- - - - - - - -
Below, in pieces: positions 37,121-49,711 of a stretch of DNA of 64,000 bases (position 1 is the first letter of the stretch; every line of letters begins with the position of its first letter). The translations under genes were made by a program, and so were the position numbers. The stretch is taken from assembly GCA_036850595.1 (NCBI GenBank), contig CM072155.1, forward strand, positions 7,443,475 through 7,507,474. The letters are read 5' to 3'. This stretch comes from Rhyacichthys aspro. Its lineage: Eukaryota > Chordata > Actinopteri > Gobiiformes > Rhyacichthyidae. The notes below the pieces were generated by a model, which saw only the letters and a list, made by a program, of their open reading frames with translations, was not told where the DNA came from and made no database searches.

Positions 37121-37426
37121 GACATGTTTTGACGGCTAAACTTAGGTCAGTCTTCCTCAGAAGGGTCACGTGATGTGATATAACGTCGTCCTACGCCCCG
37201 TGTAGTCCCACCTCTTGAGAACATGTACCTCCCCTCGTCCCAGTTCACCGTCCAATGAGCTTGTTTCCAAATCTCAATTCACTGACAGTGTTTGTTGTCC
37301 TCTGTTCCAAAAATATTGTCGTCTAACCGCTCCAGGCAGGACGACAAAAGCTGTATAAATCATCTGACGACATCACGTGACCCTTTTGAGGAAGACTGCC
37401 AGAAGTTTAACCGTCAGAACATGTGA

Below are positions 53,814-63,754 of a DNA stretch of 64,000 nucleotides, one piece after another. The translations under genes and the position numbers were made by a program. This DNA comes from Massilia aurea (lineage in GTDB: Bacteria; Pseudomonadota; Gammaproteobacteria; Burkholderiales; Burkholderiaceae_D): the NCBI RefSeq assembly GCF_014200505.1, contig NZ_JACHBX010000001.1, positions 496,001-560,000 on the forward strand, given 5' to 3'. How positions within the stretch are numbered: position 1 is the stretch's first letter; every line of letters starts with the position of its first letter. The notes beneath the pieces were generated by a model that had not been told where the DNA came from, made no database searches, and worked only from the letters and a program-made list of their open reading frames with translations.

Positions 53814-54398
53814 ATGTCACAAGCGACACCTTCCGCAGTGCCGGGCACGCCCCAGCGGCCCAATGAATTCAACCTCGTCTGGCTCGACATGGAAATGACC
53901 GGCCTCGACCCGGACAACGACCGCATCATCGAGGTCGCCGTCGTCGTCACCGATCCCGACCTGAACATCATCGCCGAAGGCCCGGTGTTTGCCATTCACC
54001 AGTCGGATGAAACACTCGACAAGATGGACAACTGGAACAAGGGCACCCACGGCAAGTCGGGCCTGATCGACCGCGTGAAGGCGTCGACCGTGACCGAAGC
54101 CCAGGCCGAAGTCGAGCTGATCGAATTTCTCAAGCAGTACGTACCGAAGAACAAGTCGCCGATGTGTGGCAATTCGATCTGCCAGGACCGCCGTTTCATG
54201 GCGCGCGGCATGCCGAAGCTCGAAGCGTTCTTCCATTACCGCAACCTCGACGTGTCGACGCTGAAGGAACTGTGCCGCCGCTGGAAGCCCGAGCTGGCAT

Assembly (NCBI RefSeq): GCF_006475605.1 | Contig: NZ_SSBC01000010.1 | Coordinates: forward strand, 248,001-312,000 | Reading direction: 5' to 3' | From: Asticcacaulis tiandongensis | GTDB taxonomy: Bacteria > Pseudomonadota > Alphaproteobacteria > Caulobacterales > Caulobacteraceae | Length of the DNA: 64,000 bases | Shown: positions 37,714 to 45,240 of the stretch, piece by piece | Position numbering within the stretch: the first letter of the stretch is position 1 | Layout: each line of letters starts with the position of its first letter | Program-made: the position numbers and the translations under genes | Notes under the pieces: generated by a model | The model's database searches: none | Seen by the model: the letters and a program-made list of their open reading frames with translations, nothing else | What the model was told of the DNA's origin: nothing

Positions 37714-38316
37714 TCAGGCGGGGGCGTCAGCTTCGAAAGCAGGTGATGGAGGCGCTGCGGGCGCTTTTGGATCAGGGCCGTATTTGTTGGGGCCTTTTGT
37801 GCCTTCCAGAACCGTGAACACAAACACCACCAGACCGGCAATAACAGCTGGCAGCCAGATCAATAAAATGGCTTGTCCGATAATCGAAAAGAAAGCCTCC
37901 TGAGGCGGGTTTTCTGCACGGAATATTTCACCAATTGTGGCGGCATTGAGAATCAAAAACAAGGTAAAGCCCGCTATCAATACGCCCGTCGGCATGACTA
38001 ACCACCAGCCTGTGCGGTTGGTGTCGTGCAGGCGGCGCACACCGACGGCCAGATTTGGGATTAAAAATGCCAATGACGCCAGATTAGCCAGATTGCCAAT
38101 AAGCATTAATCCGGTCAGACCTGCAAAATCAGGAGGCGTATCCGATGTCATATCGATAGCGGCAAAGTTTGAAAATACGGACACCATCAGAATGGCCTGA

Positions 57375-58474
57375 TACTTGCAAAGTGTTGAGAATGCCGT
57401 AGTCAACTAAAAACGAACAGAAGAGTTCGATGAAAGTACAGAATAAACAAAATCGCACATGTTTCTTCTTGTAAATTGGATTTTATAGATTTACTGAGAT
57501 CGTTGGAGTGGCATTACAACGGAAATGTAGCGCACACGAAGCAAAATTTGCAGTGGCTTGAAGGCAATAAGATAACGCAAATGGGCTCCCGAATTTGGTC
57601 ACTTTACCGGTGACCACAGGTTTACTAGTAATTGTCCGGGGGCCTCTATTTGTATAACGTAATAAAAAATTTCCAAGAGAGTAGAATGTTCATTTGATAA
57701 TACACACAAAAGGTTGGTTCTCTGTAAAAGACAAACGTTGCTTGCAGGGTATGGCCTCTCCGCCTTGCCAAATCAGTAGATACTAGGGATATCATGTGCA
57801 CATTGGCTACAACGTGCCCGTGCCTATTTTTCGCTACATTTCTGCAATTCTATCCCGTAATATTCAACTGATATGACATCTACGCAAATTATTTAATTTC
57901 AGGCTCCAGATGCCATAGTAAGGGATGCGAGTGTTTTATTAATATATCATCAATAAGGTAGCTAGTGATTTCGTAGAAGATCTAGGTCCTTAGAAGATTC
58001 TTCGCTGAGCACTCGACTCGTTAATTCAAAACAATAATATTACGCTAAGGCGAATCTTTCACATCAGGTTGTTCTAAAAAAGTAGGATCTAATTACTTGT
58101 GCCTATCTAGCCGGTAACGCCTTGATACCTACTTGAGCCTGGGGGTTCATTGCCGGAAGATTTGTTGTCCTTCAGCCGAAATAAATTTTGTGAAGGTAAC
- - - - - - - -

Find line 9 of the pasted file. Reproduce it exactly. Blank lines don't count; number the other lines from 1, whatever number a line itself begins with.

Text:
53814 ATGTCACAAGCGACACCTTCCGCAGTGCCGGGCACGCCCCAGCGGCCCAATGAATTCAACCTCGTCTGGCTCGACATGGAAATGACC